This week the Progressive Conservatism Project at Demos published twelve tests that Cameron must meet by 2012 to fulfil his pledge to have governed as a progressive. One in particular stands out. The Conservatives cannot credibly claim to be progressive while supporting a cut in inheritance tax.
At a fringe event in Manchester last week, Francis Maude invited the audience to “hold our feet to the fire” if the Conservatives failed to translate its progressive rhetoric into action if in power. The Tories are certainly talking a good game on fairness now. David Cameron devoted an entire speech to supporting the Conservative’s claim to be progressive in January. George Osborne reiterated the point speaking at Demos this August. Last week Cameron rammed home the message by making fighting poverty a central theme of his conference speech in Manchester.
However, in opposition, talk is cheap. Some think Cameron will spend political and financial capital in government to create a fairer society while others are not so sure. So how will we know if Cameron is serious about building a more equal society if he gets to Number 10?
This week the Progressive Conservatism Project at Demos published twelve tests that Cameron must meet by 2012 to fulfil his pledge to have governed as a progressive. Amongst the list are seeing through Gove’s pro-poor pupil premium pledge, investment in childcare, supporting Turkey’s application to the EU, freeing data, using the benefits system to promote ownership, and a carbon toll on motorway use. They are not the only things Cameron should do, but together they provide a litmus test across a range of policy areas.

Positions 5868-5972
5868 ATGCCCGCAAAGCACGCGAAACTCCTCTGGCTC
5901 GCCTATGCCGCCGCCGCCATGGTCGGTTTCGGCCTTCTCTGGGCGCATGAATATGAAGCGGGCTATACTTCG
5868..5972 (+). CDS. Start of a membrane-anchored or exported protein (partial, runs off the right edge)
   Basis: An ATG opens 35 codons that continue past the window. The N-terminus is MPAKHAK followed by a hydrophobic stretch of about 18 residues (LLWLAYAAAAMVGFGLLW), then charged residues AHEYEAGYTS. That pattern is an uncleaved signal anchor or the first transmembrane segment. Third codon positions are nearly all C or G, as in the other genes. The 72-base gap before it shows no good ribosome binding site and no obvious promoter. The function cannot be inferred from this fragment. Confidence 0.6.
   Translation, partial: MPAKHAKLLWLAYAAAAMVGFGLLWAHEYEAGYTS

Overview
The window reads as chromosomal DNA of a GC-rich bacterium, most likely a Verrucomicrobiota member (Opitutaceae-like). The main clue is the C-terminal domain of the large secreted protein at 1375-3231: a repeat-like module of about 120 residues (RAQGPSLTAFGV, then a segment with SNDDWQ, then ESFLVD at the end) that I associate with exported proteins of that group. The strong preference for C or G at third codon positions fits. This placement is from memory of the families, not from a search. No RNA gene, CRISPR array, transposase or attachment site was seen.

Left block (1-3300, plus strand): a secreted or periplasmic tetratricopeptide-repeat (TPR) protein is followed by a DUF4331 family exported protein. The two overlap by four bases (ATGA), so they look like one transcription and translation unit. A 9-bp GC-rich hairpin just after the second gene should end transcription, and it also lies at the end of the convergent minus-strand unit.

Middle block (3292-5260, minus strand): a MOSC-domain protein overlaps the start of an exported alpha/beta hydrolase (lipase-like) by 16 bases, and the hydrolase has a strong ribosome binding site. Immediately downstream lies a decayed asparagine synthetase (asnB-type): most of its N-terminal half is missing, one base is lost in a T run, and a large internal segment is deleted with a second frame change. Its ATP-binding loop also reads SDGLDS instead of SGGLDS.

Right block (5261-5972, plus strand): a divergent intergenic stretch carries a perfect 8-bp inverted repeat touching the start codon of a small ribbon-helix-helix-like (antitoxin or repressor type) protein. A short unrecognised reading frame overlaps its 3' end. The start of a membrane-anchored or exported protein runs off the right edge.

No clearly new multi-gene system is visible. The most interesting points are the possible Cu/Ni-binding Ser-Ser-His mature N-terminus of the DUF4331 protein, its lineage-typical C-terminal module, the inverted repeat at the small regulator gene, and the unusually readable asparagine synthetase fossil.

One in particular stands out. The Conservatives cannot credibly claim to be progressive while supporting a cut in inheritance tax. Not only does the policy benefit the wealthiest the most, as Sunder Katwala has skilfully argued; but IHT is also one of the most socially positive taxes since it attacks self-perpetuating elites. If anything, inheritance taxation should be expanded (and used to cut tax on incomes under £15,000). If government has to get its money from somewhere, unearned dynastic advantage is a pretty good place to start. Quite apart from anything else, Osborne’s stance on IHT gives Labour a stick to beat him with. A tactical masterstroke when it was announced in the fake election of 2007, the policy is now a millstone round Cameron’s neck. Drop it.
In his victory speech in 1997 Tony Blair announced he had been elected as New Labour and would govern as New Labour. Cameron aspires to be elected as a progressive conservative. The Progressive Conservatism Project intends to make sure he is held to his promise to govern as one as well.
Our guest writer is Jonty Olliff-Cooper, Senior Researcher & Head of the Progressive Conservatism Project at Demos.
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